Tuesday, August 28, 2012

A reply to Wray - Part I

By Sergio Cesaratto (Guest Blogger)

“The fact that individual countries no longer have their own currencies and central banks will put new constraints on their ability to run independent fiscal policies. … But more disturbing still is the notion that with a common currency the ‘balance or payments problem’ is eliminated and therefore that individual countries are relieved of the need to pay for their imports with exports. Quite the reverse: the existence or a common currency makes a country more directly dependent on its ability to sell exports and import substitutes than it was before…” Wynne Godley 1991
There are two aspects of the discussion that has taken place in the last weeks (here, here, here, here). The first mainly concerns my first post and regards whether monetary sovereignty is a condition both necessary and sufficient for any country to pursue development and full employment policies; the second concerns the Eurozone (EZ) crisis and was the subject of my second post. Wray mainly focuses on the second issue, and I will do the same. In part 1 of my reply I will, however, briefly dwell on the first aspect that is anyway preliminary and which will lead us to touch upon the EZ troubles anyway. The two questions we deal with in part 1 will, respectively, be: are balance of payments (BoP) preoccupations irrelevant for countries endowed with full monetary sovereignty? Can a currency union suffer of internal BoP troubles? Part 2 (will be posted later) will then be devoted to Wray’s explanation(s) of the EZ crisis.

1. Born in the US
The main argument of my first post was that monetary sovereignty, although a necessary condition for development and full employment policies, is not the magic wand to solve the foreign constraint to those policies. This constraint can be summarised as the necessity for peripheral countries – a set that include from developing countries to highly developed countries like France or Italy – to acquire enough international liquidity to finance the amount of imports generated by a satisfactory level of growth [a useful critical discussion of the theory of the balance-of-payments-constrained growth as presented by Thirlwall - and inspired by Kaldor - is in Palumbo (2012)]. Unless a country issues an internationally accepted currency, no monetary sovereignty would automatically allow fiscal policy to sustain domestic demand in peripheral countries without risking the vicious circle of a falling foreign exchange rate and high inflation. When Mitterand took power in 1981 with strong Keynesian ideas, few month were enough to change his mind – that is to realise that without the German cooperation, that was not there, no expansion in a single country was possible (unless you are ready to adopt more radical measures like import restrictions that, indeed, were in those years proposed by Godley). And that was France! This is not to say that full monetary sovereignty is not relevant, quite the opposite, in the first place in order to pursue a competitive exchange rate and in order to release more space to policies in support of domestic demand consistently with current account (CA) equilibrium. Unfortunately, at least until the late 1990s, peripheral countries have traditionally tried the shortcut of stabilising the nominal exchange rate and financial liberalisations in order to attract foreign capital inflows. In a meaningful sense the poor experience of a number of peripheral countries in the European Monetary Union (EMU) – including Spain, Ireland and Portugal - has been similar and is described on similar lines by Roberto Frenkel (2012), Cesaratto (2012a), Bibow (2012) and many others. We shall come back on this.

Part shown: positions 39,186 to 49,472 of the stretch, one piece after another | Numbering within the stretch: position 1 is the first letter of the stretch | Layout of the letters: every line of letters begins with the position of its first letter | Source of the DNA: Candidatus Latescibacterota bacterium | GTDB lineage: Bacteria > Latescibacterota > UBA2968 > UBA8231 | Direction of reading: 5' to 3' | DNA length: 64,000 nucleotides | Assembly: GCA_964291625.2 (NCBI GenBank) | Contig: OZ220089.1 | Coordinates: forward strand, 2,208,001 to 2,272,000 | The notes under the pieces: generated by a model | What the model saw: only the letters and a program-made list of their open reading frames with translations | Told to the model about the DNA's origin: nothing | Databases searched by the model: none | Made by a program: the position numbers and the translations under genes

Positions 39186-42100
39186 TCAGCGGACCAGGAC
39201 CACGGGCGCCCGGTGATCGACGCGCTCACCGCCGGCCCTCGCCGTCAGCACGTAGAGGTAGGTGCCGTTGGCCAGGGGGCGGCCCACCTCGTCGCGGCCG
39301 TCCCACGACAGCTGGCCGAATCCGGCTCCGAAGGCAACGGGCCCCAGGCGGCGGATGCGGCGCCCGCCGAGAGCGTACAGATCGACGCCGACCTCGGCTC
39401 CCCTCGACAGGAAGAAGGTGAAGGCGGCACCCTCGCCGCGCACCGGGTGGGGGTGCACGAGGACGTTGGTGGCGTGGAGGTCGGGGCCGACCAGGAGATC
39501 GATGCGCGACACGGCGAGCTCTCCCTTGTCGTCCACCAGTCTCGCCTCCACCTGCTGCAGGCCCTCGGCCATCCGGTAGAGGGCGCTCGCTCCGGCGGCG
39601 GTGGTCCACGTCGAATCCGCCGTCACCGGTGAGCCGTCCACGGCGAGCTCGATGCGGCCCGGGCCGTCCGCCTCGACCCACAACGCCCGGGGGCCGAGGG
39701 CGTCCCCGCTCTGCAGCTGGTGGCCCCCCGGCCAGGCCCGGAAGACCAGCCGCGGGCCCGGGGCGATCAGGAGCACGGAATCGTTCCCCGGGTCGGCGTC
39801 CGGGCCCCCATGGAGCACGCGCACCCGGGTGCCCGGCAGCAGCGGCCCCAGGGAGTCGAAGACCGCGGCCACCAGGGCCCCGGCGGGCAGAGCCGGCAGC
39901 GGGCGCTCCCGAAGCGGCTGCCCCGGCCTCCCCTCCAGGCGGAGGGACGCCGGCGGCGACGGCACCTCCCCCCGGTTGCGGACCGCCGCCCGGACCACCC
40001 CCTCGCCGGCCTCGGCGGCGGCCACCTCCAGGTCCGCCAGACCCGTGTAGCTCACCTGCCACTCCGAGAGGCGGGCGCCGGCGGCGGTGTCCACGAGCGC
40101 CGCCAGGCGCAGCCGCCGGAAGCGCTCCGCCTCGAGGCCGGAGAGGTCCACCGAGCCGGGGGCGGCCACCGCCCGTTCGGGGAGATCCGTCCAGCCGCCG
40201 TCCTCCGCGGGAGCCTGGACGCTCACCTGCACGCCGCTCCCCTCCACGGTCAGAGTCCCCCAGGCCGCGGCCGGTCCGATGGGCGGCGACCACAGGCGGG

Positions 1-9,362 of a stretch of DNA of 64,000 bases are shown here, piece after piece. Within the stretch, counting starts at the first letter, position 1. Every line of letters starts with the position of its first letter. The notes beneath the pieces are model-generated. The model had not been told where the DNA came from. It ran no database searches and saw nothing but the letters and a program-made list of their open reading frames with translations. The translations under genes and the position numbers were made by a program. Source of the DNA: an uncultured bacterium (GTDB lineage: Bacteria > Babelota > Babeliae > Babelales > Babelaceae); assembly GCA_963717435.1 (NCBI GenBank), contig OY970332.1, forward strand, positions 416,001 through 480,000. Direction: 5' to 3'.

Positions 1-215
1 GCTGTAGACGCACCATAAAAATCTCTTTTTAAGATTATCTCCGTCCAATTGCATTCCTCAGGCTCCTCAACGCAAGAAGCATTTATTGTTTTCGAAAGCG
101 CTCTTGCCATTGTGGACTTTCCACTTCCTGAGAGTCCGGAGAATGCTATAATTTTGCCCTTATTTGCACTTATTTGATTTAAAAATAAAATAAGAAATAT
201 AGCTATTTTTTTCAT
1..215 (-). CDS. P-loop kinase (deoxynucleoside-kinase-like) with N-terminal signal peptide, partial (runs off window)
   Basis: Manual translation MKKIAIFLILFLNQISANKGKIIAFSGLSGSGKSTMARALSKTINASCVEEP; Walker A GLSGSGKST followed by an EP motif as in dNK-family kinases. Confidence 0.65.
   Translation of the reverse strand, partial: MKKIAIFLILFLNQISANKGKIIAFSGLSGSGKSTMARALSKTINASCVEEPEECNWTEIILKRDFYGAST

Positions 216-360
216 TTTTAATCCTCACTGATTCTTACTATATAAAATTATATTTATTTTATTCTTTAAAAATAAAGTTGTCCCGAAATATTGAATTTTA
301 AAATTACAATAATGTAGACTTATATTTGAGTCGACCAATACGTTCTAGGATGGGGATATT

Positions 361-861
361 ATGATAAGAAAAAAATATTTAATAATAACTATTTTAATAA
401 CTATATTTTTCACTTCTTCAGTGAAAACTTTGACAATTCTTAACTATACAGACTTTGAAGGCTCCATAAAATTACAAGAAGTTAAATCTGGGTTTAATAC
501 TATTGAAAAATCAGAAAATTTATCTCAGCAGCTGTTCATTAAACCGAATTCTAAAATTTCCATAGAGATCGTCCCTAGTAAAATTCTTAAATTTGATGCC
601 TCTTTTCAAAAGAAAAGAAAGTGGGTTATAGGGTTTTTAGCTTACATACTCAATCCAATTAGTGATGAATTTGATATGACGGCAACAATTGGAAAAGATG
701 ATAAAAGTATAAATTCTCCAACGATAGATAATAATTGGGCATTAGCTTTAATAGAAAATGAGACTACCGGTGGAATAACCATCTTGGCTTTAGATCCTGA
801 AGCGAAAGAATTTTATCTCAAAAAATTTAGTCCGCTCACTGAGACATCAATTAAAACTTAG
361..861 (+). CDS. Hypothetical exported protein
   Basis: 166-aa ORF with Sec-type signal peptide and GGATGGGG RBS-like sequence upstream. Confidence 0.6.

From the ensuing debate on blogs, FB etc, it seems that my position has convinced a number of people, likely opening the eyes to some.[1] This was very important for my country in which is very dangerous that too simple formulas enter into the political debate, already suffering of the mainstream vulgarities also influential on the left (see Cesaratto and Pivetti), and of “Berlusconism”. Of course, “Modern Monetary Theory” (MMT) as such has nothing to do with this.[2] I have also been careful to isolate the important messages that come from it, e.g. that a country with full monetary sovereignty cannot default on its sovereign debt if denominated in its own currency. This is important and refreshing, but we cannot stop there.